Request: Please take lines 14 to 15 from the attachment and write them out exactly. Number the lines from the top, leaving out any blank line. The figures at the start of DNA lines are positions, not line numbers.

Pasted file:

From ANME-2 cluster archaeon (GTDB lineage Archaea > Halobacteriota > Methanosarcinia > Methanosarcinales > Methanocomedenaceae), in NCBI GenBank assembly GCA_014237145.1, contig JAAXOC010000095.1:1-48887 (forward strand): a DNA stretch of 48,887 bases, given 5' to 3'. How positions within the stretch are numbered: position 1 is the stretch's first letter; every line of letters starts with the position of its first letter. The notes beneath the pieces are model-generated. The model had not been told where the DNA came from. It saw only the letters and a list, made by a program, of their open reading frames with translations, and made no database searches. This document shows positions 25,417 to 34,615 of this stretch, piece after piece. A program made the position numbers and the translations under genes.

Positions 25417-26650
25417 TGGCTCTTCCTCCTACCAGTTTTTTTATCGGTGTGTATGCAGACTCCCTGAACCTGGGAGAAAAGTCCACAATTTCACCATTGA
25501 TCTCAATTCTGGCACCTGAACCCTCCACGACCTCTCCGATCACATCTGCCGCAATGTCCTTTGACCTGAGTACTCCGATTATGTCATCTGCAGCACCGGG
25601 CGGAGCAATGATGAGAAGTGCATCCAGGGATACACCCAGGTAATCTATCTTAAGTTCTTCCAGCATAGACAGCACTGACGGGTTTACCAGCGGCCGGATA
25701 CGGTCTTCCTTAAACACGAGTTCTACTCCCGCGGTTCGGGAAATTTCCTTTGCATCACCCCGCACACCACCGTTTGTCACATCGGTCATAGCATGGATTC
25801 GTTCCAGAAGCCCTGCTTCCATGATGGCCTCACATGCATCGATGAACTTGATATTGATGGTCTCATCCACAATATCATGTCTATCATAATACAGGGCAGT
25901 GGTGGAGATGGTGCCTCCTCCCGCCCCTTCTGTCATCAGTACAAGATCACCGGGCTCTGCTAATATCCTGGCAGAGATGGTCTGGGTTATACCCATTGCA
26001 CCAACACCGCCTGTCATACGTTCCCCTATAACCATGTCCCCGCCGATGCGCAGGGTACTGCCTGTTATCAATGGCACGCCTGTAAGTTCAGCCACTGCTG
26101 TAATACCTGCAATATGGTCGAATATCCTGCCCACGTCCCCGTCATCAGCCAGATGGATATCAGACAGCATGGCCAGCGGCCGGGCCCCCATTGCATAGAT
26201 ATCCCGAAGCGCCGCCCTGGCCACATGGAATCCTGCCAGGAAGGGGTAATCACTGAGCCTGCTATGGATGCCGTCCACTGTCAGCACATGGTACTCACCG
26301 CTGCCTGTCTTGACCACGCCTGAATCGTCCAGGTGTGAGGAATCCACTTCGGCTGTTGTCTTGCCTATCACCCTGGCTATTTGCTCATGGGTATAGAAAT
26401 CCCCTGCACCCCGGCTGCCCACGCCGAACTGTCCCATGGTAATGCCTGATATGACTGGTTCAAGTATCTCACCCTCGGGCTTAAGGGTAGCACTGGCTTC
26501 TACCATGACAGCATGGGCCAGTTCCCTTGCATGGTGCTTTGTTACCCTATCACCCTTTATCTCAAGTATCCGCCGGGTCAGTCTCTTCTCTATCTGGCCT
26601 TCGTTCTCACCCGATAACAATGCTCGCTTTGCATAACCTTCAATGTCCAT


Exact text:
26501 TACCATGACAGCATGGGCCAGTTCCCTTGCATGGTGCTTTGTTACCCTATCACCCTTTATCTCAAGTATCCGCCGGGTCAGTCTCTTCTCTATCTGGCCT
26601 TCGTTCTCACCCGATAACAATGCTCGCTTTGCATAACCTTCAATGTCCAT